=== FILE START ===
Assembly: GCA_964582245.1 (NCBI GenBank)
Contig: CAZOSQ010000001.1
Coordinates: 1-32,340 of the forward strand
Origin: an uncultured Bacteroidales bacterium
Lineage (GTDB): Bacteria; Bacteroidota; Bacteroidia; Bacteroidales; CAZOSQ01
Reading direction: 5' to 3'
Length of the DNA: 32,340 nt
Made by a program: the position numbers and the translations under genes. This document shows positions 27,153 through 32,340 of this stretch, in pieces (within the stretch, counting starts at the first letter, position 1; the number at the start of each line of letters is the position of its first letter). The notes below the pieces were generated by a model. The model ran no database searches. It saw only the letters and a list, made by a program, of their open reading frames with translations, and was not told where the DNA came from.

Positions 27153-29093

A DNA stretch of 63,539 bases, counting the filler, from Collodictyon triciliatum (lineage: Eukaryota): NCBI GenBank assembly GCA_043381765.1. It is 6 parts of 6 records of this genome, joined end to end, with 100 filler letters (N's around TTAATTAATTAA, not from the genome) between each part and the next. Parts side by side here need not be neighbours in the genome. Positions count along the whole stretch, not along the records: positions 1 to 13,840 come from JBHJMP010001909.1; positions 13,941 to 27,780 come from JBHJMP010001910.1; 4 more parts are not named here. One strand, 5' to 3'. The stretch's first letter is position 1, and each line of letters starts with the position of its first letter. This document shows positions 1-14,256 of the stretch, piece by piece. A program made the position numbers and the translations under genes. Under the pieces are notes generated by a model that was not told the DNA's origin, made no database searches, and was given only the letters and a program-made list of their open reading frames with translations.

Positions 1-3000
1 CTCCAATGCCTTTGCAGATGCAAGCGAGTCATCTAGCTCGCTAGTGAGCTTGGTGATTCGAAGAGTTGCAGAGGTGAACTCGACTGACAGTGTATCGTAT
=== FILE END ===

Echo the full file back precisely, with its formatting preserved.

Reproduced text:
Assembly: GCA_964582245.1 (NCBI GenBank)
Contig: CAZOSQ010000001.1
Coordinates: 1-32,340 of the forward strand
Origin: an uncultured Bacteroidales bacterium
Lineage (GTDB): Bacteria; Bacteroidota; Bacteroidia; Bacteroidales; CAZOSQ01
Reading direction: 5' to 3'
Length of the DNA: 32,340 nt
Made by a program: the position numbers and the translations under genes. This document shows positions 27,153 through 32,340 of this stretch, in pieces (within the stretch, counting starts at the first letter, position 1; the number at the start of each line of letters is the position of its first letter). The notes below the pieces were generated by a model. The model ran no database searches. It saw only the letters and a list, made by a program, of their open reading frames with translations, and was not told where the DNA came from.

Positions 27153-29093

A DNA stretch of 63,539 bases, counting the filler, from Collodictyon triciliatum (lineage: Eukaryota): NCBI GenBank assembly GCA_043381765.1. It is 6 parts of 6 records of this genome, joined end to end, with 100 filler letters (N's around TTAATTAATTAA, not from the genome) between each part and the next. Parts side by side here need not be neighbours in the genome. Positions count along the whole stretch, not along the records: positions 1 to 13,840 come from JBHJMP010001909.1; positions 13,941 to 27,780 come from JBHJMP010001910.1; 4 more parts are not named here. One strand, 5' to 3'. The stretch's first letter is position 1, and each line of letters starts with the position of its first letter. This document shows positions 1-14,256 of the stretch, piece by piece. A program made the position numbers and the translations under genes. Under the pieces are notes generated by a model that was not told the DNA's origin, made no database searches, and was given only the letters and a program-made list of their open reading frames with translations.

Positions 1-3000
1 CTCCAATGCCTTTGCAGATGCAAGCGAGTCATCTAGCTCGCTAGTGAGCTTGGTGATTCGAAGAGTTGCAGAGGTGAACTCGACTGACAGTGTATCGTAT